the case below. See Rice v. Pinney, 51 S.W.3d 705, 708 (Tex. App.-Dallas
2001, no pet.). A justice court is expressly denied jurisdiction to
determine or adjudicate title to land. Id. Appellant contends she
specifically pleaded that she had both a life estate in the property as

well as a lifetime lease and that these assertions created a title
dispute depriving the justice court, and by extension the county court,
of jurisdiction.
Although appellant asserted in her pleadings that she had a life
estate in the property at issue, she introduced no evidence at trial to
support this allegation or create a question of fact on the issue. The
evidence in the record shows that appellant had a lease on the property,
the stated term of which was “equal to the remainder of her life or
until such time that she voluntarily vacates the premises.” The warranty
deed transferring the property from Henry and Jack Effel to Rosberg does
not reserve a life estate in favor of appellant, and appellant does not
challenge the validity of the deed. All of the evidence, therefore,
demonstrates that appellant's legal status in connection with the
property is solely that of a tenant.
Where the relationship between the parties is that of landlord
and tenant, the justice and county courts have jurisdiction to determine
the right of immediate possession in a forcible detainer suit. See id.
at 712. The fact that it is necessary to introduce evidence of title to
prove the landlord- tenant relationship does not deprive the court of
jurisdiction because the validity of the title is not at issue. See
Haith v. Drake, 596 S.W.2d 194, 197 (Tex. App.-Houston [1st Dist.] 1980,
writ ref'd n.r.e.).
Appellant relies on the case of Doggett v. Nitschke, 498 S.W.2d
339 (Tex. 1973) to support her position that an assertion of a lifetime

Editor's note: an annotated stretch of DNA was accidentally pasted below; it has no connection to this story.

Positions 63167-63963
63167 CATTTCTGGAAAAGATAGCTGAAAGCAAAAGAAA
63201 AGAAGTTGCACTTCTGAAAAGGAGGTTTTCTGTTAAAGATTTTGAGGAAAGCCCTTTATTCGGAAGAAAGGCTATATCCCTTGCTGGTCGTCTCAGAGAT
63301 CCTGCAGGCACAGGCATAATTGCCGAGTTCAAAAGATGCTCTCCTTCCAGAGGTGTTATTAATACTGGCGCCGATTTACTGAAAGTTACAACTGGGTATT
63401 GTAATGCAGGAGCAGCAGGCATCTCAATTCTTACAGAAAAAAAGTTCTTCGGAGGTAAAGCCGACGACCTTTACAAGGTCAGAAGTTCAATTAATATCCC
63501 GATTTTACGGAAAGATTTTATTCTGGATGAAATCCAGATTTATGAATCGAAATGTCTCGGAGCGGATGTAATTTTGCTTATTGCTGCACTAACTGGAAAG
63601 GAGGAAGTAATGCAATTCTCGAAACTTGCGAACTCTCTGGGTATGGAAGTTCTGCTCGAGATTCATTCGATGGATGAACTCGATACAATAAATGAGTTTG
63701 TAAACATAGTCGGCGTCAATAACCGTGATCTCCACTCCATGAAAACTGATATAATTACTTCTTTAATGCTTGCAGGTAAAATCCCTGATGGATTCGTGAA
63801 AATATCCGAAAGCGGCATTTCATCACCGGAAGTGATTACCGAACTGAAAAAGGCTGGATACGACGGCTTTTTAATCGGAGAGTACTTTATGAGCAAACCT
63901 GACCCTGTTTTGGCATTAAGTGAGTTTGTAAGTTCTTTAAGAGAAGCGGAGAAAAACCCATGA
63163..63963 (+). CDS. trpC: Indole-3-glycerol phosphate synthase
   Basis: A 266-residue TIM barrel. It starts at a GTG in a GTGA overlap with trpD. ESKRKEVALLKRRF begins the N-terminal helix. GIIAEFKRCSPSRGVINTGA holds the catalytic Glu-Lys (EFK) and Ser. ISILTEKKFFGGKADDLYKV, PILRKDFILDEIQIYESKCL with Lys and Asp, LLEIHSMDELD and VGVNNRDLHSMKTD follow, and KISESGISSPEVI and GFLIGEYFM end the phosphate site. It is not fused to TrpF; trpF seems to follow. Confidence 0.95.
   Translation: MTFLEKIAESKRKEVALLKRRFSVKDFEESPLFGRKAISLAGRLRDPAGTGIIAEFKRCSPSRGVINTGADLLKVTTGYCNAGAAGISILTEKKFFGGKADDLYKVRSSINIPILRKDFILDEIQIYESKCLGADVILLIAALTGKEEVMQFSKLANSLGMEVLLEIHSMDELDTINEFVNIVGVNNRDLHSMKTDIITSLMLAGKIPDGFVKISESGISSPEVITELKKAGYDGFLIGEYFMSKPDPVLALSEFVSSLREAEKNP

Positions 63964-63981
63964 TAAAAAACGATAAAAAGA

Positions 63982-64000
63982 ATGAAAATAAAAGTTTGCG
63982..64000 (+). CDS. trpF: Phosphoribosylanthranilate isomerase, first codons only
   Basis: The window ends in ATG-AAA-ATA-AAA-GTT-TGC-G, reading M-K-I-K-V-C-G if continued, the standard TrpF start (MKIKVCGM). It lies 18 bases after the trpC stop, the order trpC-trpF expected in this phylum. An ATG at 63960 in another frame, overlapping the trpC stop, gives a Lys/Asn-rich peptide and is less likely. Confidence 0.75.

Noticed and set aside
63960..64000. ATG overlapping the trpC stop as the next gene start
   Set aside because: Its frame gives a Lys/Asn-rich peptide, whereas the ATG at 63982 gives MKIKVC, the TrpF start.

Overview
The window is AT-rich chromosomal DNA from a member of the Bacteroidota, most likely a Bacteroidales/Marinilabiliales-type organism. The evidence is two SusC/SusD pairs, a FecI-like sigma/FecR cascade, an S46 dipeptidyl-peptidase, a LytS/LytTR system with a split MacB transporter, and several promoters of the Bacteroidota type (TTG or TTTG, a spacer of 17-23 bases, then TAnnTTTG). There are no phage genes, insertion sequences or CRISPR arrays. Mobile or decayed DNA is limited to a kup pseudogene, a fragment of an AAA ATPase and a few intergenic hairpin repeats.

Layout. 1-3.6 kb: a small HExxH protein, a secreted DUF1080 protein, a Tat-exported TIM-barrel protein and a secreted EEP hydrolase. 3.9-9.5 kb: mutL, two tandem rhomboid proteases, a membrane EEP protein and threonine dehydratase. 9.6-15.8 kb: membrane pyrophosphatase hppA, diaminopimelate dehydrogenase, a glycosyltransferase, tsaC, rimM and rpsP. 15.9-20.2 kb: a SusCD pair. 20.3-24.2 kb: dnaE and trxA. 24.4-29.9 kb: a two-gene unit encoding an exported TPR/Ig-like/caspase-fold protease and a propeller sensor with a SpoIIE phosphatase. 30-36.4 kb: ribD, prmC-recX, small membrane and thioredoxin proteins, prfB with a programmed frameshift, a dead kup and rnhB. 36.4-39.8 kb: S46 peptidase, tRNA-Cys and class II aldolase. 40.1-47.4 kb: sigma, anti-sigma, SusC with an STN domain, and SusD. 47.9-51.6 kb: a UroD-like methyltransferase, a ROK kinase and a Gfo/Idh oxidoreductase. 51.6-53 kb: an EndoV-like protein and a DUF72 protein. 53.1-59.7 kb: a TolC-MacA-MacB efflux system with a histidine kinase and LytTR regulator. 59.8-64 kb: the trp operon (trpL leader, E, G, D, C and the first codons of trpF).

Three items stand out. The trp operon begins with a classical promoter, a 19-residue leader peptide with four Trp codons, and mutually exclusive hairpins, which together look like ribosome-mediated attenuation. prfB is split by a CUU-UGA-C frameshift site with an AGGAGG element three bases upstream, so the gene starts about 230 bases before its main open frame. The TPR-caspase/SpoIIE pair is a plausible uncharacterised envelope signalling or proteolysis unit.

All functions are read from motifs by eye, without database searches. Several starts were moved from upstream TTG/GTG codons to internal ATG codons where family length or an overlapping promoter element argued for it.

lease is sufficient to raise a title issue depriving the justice and
county courts of jurisdiction. Doggett, however, is distinguishable.
Doggett was not a forcible detainer case but rather involved competing
claims for a condemnation award. Id. at 339. Instead of the limited
issue of the right of immediate possession, the trial court in Doggett
necessarily had to determine “ownership” interests in the subject
property for the purposes of awarding condemnation proceeds. Id.; see
also, Weingarten Realty Investors v. Albertson's, Inc., 66 F.Supp. 2d
825, 845 (S.D. Tex. 1999) (the term “owner” as used in eminent domain
statutes includes lessee for years). Unlike a condemnation proceeding,
it is not necessary to prove title to the property to prevail in a
forcible detainer case. See Rice, 51 S.W.3d at 709. Because title to the
property is not an issue in this case, the justice court and county
court below had jurisdiction to render judgment. We resolve appellant's
first issue against her.
In appellant's remaining issues, she challenges the findings of
fact and conclusions of law made by the county court. In her tenth
issue, appellant challenges the county court's first conclusion of law
in which it stated “[t]he lease, which purported to be for the rest of
Lena Effel's life, created only a tenancy at will terminable at any time
by either party.” Appellant argues that the lease must be read together
with the settlement agreement and the court must give effect to the
intent of the parties. Appellant was not a party to the settlement

agreement, however. Appellant was a party only to the lease. It is the
lease, and not the settlement agreement, that forms the basis of this
forcible detainer action. Accordingly, we look solely to the lease to
determine appellant's rights in this matter.
The lease states that appellant was a lessee of the property
“for a term equal to the remainder of Lessee's life, or until such time
as she voluntarily vacates the premises.” It is the long-standing rule
in Texas that a lease must be for a certain period of time or it will be
considered a tenancy at will. See Holcombe v. Lorino, 79 S.W.2d 307, 310
(Tex. 1935). Courts that have applied this rule to leases that state
they are for the term of the lessee's life have concluded that the
uncertainty of the date of the lessee's death rendered the lease
terminable at will by either party. See Nitschke v. Doggett, 489 S.W.2d
335, 337 (Tex. Civ. App.-Austin 1972), vacated on other grounds, 498
S.W.2d 339 (Tex. 1973); see also, Kajo Church Square, Inc. v. Walker,